http://www.charlottestories.com/cdc-issues-massive-melon-recall-as-salmonella-outbreak-spreads/
Food

Melon Items Recalled After 60 Sick In Latest Outbreak

June 11th, 2018

Three days ago (June 8th), Caito Foods LLC. issued a statement recalling pre-cut melon products after 60 people, across eight different states, were infected with Salmonella.

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Chicago Tribune Source: Chicago Tribune

On June 8, the CDC announced a multi-state outbreak of the Salmonella bacteria. A warning was issued to consumers and retailers in the following states:

  • Georgia
  • Illinois
  • Indiana
  • Kentucky
  • Michigan
  • Missouri
  • North Carolina
  • Ohio

So far, those affected include 6 people in Illinois, 11 in Indiana, 32 in Michigan, 10 in Missouri, and 1 in Ohio. No one has gotten sick in Georgia, Kentucky and North Carolina yet— but the recalled products were distributed in these areas and CDC is cautioning consumers to be careful, just in case.

The recalled products include fresh cut watermelon, honeydew melon, cantaloupe, and fresh-cut fruit medley cups.

“In interviews, ill people answered questions about the foods they ate and other exposures in the week before they became ill,” the CDC report explained.

“Twenty-five (64%) of 39 people interviewed reported eating pre-cut melon purchased from grocery stores, including cantaloupe, watermelon, or fruit-salad mix with melon.”

“An additional seven people reported consuming melons but did not specify if it was pre-cut.”

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Centers for Disease Control and Prevention Source: Centers for Disease Control and Prevention

The CDC has tracked the outbreak back to items produced at the Caito Foods facility in Indiana, Illinois.

All recalled melon products were sold in clear, clamshell containers from the following retailers (supplied by Caito Foods):

  • Costco
  • Jay C.
  • Kroger
  • Payless
  • Owen’s
  • Sprouts
  • Trader Joe’s
  • Walgreens
  • Walmart
  • Whole Foods/Amazon

Although the CDC warns consumers to throw out any pre-cut melons bought at these stores, it is still investigating whether other states and stores have been affected as well.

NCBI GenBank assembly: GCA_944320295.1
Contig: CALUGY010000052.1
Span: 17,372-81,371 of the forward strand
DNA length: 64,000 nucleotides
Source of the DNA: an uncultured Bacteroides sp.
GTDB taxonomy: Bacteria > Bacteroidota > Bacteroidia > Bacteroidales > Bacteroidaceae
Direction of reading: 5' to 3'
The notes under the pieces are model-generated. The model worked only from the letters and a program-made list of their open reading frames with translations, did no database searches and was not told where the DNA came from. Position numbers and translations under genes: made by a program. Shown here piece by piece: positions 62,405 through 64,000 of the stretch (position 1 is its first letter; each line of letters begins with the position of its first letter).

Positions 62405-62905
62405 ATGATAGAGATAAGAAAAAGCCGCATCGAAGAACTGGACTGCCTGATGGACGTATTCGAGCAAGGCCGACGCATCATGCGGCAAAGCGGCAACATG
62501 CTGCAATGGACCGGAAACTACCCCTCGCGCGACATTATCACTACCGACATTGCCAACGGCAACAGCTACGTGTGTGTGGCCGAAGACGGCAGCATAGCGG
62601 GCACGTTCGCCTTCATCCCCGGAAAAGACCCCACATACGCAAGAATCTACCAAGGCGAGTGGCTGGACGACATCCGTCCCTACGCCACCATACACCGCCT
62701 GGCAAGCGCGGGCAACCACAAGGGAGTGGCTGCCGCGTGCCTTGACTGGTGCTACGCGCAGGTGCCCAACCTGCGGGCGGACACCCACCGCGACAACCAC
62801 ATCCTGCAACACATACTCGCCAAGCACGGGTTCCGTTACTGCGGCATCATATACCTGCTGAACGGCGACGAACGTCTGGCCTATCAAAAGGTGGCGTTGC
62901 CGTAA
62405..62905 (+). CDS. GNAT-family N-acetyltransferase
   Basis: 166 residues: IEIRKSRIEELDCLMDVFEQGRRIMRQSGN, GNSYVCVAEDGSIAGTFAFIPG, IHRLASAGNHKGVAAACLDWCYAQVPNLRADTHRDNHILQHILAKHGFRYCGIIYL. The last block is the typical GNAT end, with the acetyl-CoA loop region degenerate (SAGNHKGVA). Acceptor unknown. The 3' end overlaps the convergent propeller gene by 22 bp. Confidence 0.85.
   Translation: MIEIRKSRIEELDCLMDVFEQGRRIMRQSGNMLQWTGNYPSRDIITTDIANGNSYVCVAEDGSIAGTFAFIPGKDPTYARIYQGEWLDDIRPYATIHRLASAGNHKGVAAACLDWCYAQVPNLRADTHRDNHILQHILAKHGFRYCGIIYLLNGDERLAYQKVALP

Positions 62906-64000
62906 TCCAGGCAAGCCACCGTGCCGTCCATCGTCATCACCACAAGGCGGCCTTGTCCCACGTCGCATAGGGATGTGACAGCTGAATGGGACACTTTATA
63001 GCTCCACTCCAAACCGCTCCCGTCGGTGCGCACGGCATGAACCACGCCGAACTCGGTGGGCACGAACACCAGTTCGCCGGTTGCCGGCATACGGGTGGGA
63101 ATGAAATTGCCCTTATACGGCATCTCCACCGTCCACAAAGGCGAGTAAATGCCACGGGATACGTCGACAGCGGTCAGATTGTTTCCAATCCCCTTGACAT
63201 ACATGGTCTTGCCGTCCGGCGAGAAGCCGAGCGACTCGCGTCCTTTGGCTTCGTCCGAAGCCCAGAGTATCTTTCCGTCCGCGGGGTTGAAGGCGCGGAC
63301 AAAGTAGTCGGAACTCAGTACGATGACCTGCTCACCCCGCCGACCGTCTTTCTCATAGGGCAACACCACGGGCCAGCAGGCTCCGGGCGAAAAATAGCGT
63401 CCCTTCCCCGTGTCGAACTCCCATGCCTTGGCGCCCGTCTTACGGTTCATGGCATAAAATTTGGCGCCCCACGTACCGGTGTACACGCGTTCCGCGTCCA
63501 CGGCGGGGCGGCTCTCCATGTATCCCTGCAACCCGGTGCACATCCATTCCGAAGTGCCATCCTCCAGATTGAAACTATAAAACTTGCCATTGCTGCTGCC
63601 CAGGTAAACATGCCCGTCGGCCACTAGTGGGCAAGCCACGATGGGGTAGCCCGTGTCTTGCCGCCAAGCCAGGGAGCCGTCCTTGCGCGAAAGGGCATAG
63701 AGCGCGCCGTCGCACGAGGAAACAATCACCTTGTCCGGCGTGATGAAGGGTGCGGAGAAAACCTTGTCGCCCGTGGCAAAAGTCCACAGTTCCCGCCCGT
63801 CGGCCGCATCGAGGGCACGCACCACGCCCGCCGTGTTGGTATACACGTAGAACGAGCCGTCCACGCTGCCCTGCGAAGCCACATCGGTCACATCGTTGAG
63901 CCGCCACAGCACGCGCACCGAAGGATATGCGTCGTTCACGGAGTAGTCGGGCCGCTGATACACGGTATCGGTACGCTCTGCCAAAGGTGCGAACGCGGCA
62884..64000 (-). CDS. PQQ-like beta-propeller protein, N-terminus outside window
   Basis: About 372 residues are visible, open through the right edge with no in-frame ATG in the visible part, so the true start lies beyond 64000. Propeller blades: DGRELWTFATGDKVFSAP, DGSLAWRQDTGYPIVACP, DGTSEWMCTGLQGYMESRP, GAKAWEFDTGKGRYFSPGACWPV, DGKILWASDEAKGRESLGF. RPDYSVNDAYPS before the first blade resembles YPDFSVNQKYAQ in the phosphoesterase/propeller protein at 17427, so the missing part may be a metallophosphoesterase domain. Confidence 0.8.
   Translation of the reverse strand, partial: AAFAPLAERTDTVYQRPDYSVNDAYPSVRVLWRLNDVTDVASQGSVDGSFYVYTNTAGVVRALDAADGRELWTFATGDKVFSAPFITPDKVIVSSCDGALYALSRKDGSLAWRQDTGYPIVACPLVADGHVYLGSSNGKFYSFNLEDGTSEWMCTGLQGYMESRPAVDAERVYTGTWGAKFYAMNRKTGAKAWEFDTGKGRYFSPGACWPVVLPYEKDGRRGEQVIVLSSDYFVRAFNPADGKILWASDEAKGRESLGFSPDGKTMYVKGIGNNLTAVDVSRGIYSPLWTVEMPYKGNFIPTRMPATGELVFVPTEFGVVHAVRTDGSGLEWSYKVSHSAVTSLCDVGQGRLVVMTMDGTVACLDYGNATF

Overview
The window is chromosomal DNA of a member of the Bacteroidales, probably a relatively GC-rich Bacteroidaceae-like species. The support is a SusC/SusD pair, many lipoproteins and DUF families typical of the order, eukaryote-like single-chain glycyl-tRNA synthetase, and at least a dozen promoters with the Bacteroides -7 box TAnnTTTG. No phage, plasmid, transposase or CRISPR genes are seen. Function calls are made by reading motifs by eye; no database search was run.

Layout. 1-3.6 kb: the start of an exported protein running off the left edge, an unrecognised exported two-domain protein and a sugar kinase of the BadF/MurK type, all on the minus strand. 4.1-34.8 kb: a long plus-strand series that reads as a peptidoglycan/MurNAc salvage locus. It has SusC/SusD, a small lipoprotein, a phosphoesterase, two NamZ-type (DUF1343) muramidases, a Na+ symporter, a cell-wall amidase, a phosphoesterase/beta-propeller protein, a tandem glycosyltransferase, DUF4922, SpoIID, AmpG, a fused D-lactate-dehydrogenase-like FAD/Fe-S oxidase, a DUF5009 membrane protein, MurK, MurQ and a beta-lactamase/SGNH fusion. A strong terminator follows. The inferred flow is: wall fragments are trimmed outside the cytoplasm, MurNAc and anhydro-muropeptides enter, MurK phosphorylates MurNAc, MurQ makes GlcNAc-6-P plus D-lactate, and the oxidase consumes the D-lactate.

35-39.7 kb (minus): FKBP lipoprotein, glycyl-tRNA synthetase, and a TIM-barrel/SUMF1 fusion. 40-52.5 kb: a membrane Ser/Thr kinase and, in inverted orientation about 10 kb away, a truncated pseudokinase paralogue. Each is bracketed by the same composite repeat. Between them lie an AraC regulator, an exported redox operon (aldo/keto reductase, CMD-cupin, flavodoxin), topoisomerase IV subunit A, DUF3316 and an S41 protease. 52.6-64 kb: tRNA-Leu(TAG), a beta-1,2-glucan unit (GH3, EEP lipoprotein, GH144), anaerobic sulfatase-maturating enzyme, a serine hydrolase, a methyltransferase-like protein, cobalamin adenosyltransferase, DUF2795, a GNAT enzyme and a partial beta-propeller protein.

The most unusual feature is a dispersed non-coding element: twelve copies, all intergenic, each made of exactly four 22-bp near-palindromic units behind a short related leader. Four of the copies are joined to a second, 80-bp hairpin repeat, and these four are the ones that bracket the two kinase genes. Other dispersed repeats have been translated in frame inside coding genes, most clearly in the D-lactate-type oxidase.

swiggle1 dot pattern2 melon-recall-salmonella-2018
Centers for Disease Control and Prevention Source: Centers for Disease Control and Prevention

The CDC is asking people to get rid of any recalled melon products. “Throw them away or return them to the place of purchase for a refund,” the report explains.

If you can’t remember where you bought your melon, you should also throw it out just to be safe.

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Techly Source: Techly

The recalled products are listed on the U.S. Food & Drug Administration website.

If you think a product might be included in the recall, you can check by looking for the item’s UPC (the number beneath the sales barcode) in the table. The list can be viewed here.

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Website Screenshot Source: Website Screenshot

According to the CDC, 1.2 million people get infected with Salmonella every single year— with 450 dying as a result.

Salmonella is an enteric bacterium, which means it lives in the intestines of its hosts. Generally, the bacteria is transmitted when humans eat food contaminated with animal feces or food that was handled by an infected worker who didn’t practice proper hygiene.

People with Salmonella experience diarrhea, fever, and abdominal cramps, beginning 12 to 72 hours after infection. Although most recover without treatment, for others, the impact can be particularly devastating.

“Children are at the highest risk for Salmonella infection. Children under the age of 6 have higher rates of Salmonella infection than any other age group,” according to the CDC.

“Young children, older adults, and people with weakened immune systems are the most likely to have severe infections.”

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New Kids-Center Source: New Kids-Center

This outbreak is following a nine-state Salmonella outbreak that happened just a few months ago. In April, the CDC recalled more than 200 million eggs after the infection was traced back to Rose Acre Farms in Seymour, Indiana. USA Today said the recent outbreak “could be America’s largest since 2010 when an Iowa-based outbreak sickened thousands and left farmers facing prison time.”

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Source: Lifezette.com via Tout

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